However, the PALETTE trial also raised curiosity about other broad-spectrum TKIs that have potent VEGF inhibition, and whether those may be similarly effective in this group of diseases. This led to evaluation of regorafenib, a broad-spectrum TKI, in non-GIST STS. A French study suggested benefit of regorafenib in various STS subtypes, including leiomyosarcoma, synovial sarcoma, and others.5 Based on these data, regorafenib is now included as a systemic therapy option in the NCCN Guidelines (not in the first line).

Histology-Specific Updates: Alveolar Soft Part Sarcoma

Alveolar soft part sarcoma (ASPS) is a rare subtype of sarcoma that often impacts young adults. Metastatic disease is common at initial presentation (typically lung and brain metastases), and ASPS tends to be refractory to cytotoxic chemotherapy. “It can have an indolent course, but there is no cure,” she noted. “This is a clear unmet need, particularly in this very vulnerable young adult population.”

A global retrospective review from multiple centers sought to assess the potential activity of agents in ASPS,6 and examined cases using 2 different systemic therapies (trabectedin or pazopanib). “The sarcoma community really collaborated to put cases together from our own centers to try to develop a database to help us think about hypothesis-generation and signal-seeking for compounds in these ultrarare histologic subtypes,” said Dr. George. Group A patients (n=27) were treated with trabectedin and Group B patients (n=37) with pazopanib. Median progression-free survival for pazopanib was almost 14 months versus <4 months in the trabectedin group. Similarly, OS in the trabectedin cohort was approximately 9 months and for the pazopanib cohort was not yet reached.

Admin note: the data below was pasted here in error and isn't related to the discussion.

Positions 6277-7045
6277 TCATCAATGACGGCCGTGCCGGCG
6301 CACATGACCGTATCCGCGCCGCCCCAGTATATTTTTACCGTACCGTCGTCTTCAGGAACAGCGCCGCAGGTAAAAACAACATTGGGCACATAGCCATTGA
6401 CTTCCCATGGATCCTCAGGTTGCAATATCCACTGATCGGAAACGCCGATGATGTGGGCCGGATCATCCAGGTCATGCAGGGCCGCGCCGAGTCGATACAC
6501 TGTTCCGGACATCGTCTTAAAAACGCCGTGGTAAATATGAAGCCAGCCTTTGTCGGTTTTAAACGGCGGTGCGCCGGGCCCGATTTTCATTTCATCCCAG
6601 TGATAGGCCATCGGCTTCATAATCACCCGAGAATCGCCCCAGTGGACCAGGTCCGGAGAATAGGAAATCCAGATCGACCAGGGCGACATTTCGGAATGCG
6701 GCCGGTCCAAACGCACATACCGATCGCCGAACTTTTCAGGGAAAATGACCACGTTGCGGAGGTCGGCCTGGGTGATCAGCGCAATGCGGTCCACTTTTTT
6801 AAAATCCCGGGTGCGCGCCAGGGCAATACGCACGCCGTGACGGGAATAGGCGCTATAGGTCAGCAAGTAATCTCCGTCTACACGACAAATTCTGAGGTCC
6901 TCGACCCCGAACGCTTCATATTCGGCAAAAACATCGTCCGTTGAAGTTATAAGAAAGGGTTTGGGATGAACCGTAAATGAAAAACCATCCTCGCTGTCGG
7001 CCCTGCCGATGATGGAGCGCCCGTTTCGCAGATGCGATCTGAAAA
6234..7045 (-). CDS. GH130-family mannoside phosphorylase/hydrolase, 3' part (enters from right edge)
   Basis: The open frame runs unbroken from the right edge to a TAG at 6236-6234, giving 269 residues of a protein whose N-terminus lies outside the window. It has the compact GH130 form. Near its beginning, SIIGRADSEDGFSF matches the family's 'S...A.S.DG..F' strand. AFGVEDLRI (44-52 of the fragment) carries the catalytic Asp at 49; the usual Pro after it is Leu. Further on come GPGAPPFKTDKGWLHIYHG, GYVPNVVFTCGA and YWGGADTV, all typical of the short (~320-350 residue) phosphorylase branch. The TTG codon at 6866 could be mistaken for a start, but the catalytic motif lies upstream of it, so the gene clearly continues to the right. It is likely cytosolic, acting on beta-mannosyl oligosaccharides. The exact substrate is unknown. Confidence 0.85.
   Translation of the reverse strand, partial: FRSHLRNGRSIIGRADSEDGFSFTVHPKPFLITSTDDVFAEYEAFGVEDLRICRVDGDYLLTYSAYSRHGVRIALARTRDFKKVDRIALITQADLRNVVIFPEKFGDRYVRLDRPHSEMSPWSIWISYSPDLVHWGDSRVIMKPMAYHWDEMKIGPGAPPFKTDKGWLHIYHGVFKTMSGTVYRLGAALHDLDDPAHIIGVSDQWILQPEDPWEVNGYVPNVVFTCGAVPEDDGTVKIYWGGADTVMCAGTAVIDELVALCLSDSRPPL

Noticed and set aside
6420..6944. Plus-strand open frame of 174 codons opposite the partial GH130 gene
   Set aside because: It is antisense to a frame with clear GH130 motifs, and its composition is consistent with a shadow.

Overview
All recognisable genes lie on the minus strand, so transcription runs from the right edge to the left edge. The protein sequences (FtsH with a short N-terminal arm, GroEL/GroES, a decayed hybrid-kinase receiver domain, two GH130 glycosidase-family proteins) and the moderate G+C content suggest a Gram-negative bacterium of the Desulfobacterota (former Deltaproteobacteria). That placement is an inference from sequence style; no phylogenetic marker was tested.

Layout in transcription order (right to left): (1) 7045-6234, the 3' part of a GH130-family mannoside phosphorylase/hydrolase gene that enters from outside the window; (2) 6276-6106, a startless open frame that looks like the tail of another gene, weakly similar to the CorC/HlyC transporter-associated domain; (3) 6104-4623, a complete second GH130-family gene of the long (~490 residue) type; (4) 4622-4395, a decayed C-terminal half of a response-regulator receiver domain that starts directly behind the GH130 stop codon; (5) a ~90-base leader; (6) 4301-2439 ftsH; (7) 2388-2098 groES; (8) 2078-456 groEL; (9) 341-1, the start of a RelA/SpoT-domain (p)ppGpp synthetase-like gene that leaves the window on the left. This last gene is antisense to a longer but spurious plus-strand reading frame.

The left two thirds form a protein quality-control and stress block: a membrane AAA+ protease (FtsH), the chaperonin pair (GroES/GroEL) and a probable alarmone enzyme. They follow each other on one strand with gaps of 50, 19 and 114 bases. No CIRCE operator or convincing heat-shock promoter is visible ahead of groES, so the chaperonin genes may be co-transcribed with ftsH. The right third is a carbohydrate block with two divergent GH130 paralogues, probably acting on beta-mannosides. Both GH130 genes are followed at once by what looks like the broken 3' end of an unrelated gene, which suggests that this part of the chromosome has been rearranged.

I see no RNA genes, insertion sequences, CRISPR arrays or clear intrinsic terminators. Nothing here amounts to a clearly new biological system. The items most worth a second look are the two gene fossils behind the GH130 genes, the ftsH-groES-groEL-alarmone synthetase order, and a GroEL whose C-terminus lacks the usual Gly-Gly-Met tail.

Dr. George warned of the obvious limitations of this retrospective collaboration, including nonstandardized patient selection, nonstandardized assessment technique/timing, and nonstandardized dosing/compliance. But it is, nonetheless, a collection of real‐world data from across the globe in a rare tumor type. As a result of these findings, pazopanib was added to the NCCN Guidelines as a histology-specific option for ASPS.

Role of Immunotherapy Remains Limited